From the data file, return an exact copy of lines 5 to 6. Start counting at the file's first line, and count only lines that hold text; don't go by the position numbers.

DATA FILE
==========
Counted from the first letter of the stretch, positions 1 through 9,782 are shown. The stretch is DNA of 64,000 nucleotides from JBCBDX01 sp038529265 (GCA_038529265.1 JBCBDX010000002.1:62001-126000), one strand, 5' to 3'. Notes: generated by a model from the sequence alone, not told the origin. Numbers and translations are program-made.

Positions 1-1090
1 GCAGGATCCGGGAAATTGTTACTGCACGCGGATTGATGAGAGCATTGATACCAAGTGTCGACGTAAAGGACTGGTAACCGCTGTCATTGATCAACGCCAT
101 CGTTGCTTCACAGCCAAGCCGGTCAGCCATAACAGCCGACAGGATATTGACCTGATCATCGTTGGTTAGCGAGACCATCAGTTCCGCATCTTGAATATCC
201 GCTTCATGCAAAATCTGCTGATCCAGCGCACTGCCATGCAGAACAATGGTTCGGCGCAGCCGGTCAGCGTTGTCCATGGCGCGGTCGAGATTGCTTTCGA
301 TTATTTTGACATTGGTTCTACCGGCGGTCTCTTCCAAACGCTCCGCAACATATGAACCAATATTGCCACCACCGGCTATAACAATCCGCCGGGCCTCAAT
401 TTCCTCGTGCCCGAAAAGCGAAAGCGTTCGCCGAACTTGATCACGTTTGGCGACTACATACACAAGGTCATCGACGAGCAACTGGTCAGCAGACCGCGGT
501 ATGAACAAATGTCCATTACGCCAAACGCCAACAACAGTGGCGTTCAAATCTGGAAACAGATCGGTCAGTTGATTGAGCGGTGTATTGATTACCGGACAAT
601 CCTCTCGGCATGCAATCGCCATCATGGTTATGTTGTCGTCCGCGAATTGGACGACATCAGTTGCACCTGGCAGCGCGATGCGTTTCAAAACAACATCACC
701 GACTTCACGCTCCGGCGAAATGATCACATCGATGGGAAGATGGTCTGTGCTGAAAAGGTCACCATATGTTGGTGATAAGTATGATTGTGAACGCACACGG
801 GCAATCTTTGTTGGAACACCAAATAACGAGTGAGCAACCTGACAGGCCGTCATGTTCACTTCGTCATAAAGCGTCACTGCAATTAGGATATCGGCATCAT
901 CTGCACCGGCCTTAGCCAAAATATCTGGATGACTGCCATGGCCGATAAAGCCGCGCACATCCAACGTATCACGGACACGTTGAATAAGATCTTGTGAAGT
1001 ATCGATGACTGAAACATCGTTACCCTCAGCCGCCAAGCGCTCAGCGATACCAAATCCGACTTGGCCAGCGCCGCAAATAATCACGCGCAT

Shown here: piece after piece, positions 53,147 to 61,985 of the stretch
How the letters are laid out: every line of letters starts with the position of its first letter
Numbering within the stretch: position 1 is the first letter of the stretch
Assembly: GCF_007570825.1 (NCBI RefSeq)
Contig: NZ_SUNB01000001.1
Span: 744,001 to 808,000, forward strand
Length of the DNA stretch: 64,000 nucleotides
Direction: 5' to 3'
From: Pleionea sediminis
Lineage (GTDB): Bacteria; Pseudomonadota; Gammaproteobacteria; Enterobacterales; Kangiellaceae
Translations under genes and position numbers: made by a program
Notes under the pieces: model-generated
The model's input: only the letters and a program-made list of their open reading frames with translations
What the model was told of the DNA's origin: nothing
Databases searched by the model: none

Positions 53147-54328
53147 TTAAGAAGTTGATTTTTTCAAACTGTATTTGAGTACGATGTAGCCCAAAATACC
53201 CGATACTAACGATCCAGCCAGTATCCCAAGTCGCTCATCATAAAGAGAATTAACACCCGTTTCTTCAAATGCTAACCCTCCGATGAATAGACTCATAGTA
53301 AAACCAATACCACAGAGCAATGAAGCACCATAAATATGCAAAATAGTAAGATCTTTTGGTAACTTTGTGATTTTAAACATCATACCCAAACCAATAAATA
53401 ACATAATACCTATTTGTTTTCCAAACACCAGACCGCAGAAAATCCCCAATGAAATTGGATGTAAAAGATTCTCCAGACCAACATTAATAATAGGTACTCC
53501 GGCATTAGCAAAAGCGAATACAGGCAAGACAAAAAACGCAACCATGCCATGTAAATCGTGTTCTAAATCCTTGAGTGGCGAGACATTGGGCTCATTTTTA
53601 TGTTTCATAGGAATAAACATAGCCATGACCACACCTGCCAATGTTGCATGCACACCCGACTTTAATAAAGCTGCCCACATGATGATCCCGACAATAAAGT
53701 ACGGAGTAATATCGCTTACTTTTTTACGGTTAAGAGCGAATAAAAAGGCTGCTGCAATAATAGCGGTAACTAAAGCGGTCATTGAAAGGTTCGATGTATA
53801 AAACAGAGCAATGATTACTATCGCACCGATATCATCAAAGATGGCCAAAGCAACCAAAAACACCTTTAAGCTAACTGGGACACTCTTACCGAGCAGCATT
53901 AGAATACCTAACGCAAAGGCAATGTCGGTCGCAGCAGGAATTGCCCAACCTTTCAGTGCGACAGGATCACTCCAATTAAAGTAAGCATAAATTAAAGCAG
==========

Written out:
201 GCTTCATGCAAAATCTGCTGATCCAGCGCACTGCCATGCAGAACAATGGTTCGGCGCAGCCGGTCAGCGTTGTCCATGGCGCGGTCGAGATTGCTTTCGA
301 TTATTTTGACATTGGTTCTACCGGCGGTCTCTTCCAAACGCTCCGCAACATATGAACCAATATTGCCACCACCGGCTATAACAATCCGCCGGGCCTCAAT